“hunting” per se. It’s about listening to the people who have lived with wildlife, asked for benefits and been the most excluded – because they’re rural and “probably don’t understand” or lack the training to be managers of their own Trusts.
But don’t underestimate the rural voice – it could mean survival of wildlife resources. And in all the previous “discussions” about conservation and wildlife, the absence of the community voice was the most deafening. Communities are central to the discussion of conservation, land use and tackling the illegal wildlife trade. Enraged “conservationists” are missing the point. CITES, and its 183 member states agreed that rural communities need empowerment, with enabling policies to engage with benefits. Repeat, they agreed.
The establishment of the CBNRM programme in the 1990s demonstrated the need to maintain areas of key wildlife diversity whereby communities would be rewarded with benefits for tolerating an increasing and locally abundant elephant population.
Regrettably, the programme rapidly lost momentum under the Khama administration. But the consistent use of the terminology - the “hunting ban” - introduced in 2014 is, in fact, incorrect. The suspension, which the Ministry claimed would be reviewed annually, gave the incumbent Minister discretionary powers to make decisions to benefit conservation (broadly) under the Wildlife Act – and the suspension conveniently got stuck, allowing the Ministry to block hunting without having to go through lengthy (and politically damaging) consultative processes and to change land use of concessions from multi-purpose to single purpose, without having to go through further lengthy (and costly) processes and review the Land Use Plan. The results of the Aerial Surveys of 2011 conducted by Dr Mike Chase and DWNP gave GoB the perfect opportunity to use wildlife declines as a reason to stop legal hunting. Chase, in fact, was explicit in his executive summary of the results of the aerial survey saying that legal hunting was not the problem, but illegal hunting/the bushmeat trade was, and which continues to be the case. Furthermore, the Ministry of Environment, Natural Resources, Conservation and Tourism (MENT) telling impoverished communities in marginal areas of northern Botswana that they could generate more revenue once they converted from safari hunting to photographic tourism has been misleading and in many cases, totally unachievable. How times have changed: it’s been a long and arduous four years for many, particularly communities whose income stream dried up overnight. Rural people lost jobs doing what they know best, with many resorting to illegal offtake to support their families, and the CBNRM platform deserted.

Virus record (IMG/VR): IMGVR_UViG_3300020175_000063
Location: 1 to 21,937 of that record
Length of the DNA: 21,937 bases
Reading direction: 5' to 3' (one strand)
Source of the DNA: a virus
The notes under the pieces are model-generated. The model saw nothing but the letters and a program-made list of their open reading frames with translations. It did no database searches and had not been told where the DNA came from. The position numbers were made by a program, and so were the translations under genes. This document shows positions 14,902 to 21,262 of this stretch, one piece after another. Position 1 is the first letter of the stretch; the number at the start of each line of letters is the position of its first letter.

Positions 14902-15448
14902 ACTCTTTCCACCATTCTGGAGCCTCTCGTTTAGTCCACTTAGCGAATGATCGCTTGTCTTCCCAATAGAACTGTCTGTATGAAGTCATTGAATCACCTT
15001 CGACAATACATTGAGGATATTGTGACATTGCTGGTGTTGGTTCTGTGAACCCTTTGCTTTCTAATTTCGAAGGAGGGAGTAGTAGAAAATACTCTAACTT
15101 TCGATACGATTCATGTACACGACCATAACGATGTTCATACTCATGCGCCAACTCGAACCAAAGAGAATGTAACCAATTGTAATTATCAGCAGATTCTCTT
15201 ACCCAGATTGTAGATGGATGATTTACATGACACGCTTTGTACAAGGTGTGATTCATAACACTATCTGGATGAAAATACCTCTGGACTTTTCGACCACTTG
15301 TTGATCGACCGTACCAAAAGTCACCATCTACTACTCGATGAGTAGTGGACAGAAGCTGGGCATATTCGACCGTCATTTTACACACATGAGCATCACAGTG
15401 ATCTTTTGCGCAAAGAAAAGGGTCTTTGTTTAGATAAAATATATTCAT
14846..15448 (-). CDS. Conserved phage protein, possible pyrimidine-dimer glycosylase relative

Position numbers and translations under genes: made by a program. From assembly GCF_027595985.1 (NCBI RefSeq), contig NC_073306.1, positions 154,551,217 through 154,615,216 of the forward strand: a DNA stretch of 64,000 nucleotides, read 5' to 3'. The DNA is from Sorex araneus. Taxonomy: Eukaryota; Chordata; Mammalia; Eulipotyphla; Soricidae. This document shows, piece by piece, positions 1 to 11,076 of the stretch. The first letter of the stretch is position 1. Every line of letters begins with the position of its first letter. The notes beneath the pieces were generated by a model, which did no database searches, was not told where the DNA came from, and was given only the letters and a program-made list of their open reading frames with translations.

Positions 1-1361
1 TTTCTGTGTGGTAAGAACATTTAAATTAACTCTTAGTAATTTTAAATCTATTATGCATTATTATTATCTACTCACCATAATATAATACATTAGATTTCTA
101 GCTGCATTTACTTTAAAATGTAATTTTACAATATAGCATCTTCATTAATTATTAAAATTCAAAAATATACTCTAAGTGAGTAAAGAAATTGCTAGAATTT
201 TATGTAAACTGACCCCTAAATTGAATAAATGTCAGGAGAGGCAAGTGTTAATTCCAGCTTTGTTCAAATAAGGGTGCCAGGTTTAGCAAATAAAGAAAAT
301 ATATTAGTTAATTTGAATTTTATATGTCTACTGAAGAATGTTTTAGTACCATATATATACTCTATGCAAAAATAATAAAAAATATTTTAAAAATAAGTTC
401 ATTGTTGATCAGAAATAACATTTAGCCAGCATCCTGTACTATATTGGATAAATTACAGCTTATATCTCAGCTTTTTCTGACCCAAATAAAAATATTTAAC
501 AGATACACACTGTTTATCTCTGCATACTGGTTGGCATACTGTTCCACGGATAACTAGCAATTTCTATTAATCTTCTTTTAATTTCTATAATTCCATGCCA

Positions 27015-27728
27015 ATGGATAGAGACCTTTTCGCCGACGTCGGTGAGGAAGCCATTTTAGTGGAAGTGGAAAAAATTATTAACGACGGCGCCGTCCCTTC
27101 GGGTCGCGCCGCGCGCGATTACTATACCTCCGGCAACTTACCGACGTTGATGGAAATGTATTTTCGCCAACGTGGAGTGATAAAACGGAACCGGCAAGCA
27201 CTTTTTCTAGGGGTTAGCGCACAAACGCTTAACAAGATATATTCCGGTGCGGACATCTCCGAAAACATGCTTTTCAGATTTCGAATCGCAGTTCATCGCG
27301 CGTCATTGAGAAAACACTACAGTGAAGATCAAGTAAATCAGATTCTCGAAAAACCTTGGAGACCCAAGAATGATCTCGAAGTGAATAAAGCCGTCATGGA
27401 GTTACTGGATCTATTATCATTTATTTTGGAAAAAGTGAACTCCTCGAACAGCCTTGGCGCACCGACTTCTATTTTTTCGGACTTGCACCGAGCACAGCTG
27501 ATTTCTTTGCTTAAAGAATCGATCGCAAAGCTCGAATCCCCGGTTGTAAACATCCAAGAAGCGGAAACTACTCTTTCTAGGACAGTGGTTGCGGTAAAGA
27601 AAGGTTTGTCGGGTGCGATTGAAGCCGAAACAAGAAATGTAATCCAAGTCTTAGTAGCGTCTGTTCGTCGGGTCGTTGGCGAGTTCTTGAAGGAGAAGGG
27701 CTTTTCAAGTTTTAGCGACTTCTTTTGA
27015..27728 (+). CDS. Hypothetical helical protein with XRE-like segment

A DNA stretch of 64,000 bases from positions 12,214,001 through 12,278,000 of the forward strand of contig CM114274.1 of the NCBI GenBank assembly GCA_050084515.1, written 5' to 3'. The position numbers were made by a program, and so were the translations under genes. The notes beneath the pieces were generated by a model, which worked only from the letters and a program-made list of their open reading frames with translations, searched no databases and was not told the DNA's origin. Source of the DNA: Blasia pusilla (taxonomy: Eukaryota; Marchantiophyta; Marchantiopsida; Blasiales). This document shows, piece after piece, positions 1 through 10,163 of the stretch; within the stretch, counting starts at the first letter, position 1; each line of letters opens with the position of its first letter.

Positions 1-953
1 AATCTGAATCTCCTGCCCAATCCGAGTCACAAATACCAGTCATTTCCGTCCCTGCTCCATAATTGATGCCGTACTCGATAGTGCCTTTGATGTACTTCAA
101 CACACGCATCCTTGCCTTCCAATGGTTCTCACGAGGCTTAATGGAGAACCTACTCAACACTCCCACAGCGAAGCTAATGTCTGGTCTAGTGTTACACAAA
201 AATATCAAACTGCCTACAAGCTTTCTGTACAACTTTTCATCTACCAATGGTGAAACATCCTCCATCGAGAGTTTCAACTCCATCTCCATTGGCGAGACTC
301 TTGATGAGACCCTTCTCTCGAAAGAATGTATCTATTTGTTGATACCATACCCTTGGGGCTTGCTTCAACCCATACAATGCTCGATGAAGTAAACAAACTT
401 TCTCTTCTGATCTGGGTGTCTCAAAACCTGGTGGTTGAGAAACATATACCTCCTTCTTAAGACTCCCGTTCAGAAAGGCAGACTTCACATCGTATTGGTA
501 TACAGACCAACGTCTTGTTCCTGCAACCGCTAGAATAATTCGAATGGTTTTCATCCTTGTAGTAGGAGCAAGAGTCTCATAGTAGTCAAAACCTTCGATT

Now, with an overwhelming vote in Parliament we look forward to positive change, the ability to gather opinions and engage in real solution-making for the People – and still be the shining star of Africa for its wildlife and diverse habitats.